Hiking in Taiwan is a remarkable experience and Taiwan’s Xiao Bai Yue (小百岳) is a great place to start. Taiwan’s Xiao Bai Yue is a perfect list of 100 suburban mountain peaks suitable for hikers of all skill levels.
The Xiao Bai Yue is 100 mountain climbs oriented towards sub-urban destinations and routes suitable for novice hikers. These include beginner routes like Dawulun Mountain, novice routes like Dongyanshan National Forest and some that are more challenging, like Jialishan.
About Yuanshan (鳶山)
Yuanshan (鳶山) meaning ‘kite mountain’ is listed at #019 of the Xiao Bai Yue (小百岳). Located in Sanxia District (三峽區) in New Taipei City (新北市), Yuanshan is a relatively easy hike with an interested trail and great views of Sanxia and surrounding areas.
Also known as the “Three Gorges Kite Mountain”, Yuanshan rests adjacent to the Dahan River. The mountain nickname comes from both its location (Sanxia / 三峽 meaning three gorges) and the mountain’s shape, which is said to look like a flying kite. Although it is only just over 300 meters high (321m to be exact), it is one of the best places to overlook this area of Taoyuan. It has been named as one of the five scenic destinations in the Sanxia area.
Hiking Yuanshan (鳶山)
There are many different routes and looped hikes in the Yuanshan area, many of them longer than the proposed route GPX and map provided here. If you hike this shorten route and are lucky enough to get parking as identified below, then the first section of the trail will be paved path. This continues for about 20 meters and is a relatively flat and smooth walk in the woods. After this it turns into a gravel and natural mountain trail.
Climbing up a viewing deck, the trail is rocky and features lots of roots, but nothing technical. As we made this a shorter hike, it was nice to have something a bit more interesting. Off the left side of the viewing deck is a roped off cliff with rocky footings and a spectacular 180 degree north across National Highway 3. The views here are famous with Instagrammers as it gives a rugged foreground with picturesque views.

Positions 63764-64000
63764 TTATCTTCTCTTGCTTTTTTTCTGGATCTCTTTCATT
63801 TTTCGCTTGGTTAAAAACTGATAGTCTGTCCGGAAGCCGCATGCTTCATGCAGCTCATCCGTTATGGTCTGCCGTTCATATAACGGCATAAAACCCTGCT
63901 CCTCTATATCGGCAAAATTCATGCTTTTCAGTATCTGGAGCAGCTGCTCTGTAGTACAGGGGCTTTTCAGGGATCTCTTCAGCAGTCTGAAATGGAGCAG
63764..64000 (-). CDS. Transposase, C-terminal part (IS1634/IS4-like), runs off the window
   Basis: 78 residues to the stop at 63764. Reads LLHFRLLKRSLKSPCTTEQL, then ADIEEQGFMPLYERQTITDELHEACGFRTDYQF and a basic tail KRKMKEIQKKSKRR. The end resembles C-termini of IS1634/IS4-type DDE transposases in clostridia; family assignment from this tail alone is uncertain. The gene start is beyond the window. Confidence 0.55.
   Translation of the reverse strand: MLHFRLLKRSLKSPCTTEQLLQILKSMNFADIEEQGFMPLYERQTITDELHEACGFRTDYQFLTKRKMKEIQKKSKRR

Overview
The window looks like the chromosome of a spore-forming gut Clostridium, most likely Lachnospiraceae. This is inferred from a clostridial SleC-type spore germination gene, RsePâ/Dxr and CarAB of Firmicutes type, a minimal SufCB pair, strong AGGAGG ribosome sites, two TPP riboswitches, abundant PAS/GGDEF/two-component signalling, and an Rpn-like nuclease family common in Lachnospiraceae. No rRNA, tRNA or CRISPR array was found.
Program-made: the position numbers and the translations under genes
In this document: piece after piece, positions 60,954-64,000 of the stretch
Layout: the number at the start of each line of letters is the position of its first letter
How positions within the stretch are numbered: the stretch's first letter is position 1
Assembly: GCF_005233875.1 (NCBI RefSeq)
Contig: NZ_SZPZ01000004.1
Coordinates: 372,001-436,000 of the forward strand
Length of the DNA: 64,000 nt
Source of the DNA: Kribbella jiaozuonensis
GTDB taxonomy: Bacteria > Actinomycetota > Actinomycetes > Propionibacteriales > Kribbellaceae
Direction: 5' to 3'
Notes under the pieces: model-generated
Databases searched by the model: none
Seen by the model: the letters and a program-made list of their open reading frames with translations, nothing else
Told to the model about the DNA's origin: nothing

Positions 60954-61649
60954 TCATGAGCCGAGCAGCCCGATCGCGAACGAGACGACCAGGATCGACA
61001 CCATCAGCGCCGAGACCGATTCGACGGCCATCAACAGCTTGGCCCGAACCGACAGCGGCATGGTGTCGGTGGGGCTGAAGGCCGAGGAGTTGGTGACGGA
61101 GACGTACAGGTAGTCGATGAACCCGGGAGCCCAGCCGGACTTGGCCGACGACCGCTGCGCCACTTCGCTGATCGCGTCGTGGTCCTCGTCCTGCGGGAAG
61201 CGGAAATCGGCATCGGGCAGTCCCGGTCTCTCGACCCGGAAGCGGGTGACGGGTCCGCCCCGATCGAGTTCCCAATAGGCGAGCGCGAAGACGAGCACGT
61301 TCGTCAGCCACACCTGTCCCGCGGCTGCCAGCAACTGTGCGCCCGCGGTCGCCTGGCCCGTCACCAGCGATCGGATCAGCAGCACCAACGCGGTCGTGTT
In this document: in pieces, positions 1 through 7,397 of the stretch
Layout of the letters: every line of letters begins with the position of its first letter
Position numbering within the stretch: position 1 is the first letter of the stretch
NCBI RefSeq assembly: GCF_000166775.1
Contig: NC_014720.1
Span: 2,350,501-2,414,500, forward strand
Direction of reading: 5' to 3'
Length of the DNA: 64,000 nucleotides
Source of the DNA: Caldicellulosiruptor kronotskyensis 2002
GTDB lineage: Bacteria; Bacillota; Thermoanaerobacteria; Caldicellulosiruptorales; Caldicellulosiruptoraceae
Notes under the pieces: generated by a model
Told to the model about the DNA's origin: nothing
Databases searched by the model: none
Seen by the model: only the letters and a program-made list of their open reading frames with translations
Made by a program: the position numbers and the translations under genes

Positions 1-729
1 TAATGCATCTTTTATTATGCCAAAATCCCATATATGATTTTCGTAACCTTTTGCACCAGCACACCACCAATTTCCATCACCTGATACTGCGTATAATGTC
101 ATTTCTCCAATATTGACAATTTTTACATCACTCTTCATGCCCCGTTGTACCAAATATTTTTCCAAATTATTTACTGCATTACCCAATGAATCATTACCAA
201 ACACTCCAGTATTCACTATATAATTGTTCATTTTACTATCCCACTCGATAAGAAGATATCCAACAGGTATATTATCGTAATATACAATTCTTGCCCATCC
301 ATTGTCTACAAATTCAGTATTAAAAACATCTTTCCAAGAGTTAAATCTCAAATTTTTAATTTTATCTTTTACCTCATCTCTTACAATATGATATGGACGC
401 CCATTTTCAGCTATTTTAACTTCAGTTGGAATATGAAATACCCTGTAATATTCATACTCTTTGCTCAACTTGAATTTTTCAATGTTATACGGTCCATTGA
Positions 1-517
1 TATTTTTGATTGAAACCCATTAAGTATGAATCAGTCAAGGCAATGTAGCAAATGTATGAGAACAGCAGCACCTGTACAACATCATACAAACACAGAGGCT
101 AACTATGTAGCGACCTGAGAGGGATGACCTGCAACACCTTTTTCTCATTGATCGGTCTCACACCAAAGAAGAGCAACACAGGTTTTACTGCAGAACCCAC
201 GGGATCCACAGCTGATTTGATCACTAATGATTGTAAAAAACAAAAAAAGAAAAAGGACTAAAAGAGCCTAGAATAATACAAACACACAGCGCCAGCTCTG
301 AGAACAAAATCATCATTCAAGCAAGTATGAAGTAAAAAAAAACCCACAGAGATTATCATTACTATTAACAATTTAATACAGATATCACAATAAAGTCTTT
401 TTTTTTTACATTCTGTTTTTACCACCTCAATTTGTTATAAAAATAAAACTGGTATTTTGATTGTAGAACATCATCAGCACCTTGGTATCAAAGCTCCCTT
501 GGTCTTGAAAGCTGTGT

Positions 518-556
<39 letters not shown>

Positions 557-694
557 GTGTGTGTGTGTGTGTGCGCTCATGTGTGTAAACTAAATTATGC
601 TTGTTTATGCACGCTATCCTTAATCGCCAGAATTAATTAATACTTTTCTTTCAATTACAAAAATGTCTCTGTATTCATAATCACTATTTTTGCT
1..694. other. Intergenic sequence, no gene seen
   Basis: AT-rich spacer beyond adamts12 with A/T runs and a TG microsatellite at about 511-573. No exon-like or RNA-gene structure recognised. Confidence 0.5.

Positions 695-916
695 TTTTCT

The natural trail continues with the forest closing in, which gives this section of the trail some nice shade. There is a significant drop on your righthand side, so be careful with you footing as the rocks and roots continue here. You’ll arrive at the first rest area called “Long Life Ridge” (Changchun Ridge / 長春嶺). This area has a small clearing that features a trail guide map and a steel pavilion. There are some nice views from here as well.
This trail was rated easy, however this is not a simple stroll along a flat, paved or stone path. This trail has some sections that has ropes mostly for providing simple balance. After the Changchun Ridge clearing, the trail descends down along a narrow path with some ropes. Small structures exist along the trail as you walk along out to the peak. The trail changes to its steepest with wooden and stone steps and ropes. Nothing is unsafe or technical, but it does get a little twisty.
A second clearing has a number of mismatched seats and tables with views across both sides of the ridge. The hike continues for a short time and then a final clearing appears and you’re at the peak of Yuanshan. Despite this trail being popular for its scenic views, the peak area of Yuanshan has no views. Take some pictures and hike back the 1.5km back to the start (or longer depending on if you took public transit or where you parked).
This area is popular in the Spring (April-May) due to the blossoming Tung Flower Trees, which locals referred to as “May Snow”. The route options around Yuanshan are plentiful and you can create hikes that can be long or short. There is a lot to do in the area such as visit old streets and some neat historical sites.
What to Bring
When hiking in Taiwan consider your capabilities before heading out. We hope this helps provide insight into the level of difficulty. When it comes to the kinds of equipment or resources one should bring when hiking this trail in Taiwan, we’ve provided a list below:
- Gloves – There are some sections with ropes that you may wish to have gloves for, but not completely necessary
- Water – About 1 to 1.5L of fresh drinking water
- Food – There are some services along this trail, but limited to vendors and some vending machines at the temple.
- Washrooms – Available at temples.
- Sunscreen – The trail is mostly unshaded, with about 30% shaded. The peak is open, so if you’re spending much time up there you may wish to wear a hat or have some sunscreen on.
- Camera/Phone – Reception is near perfect on this trail!
How to Get to Yuanshan (鳶山)
Driving to Yuanshan (鳶山): If you are driving, you can set this as your location – HERE. Note that traffic and parking in this area of New Taipei City gets busy and parking can be difficult at times. Come early if you wish to beat the crowds.
Taking public transportation to Yuanshan (鳶山): From Taipei Main Station, take the train to Yingge Station. When exiting the Yingge Train Station, go out the south side towards Dingying Village Office to catch the 5001 Bus for 8 stops to the Fishing Net Factory. From here you will hve to walk an additional 2.1km to trail head. Here is the Google Route.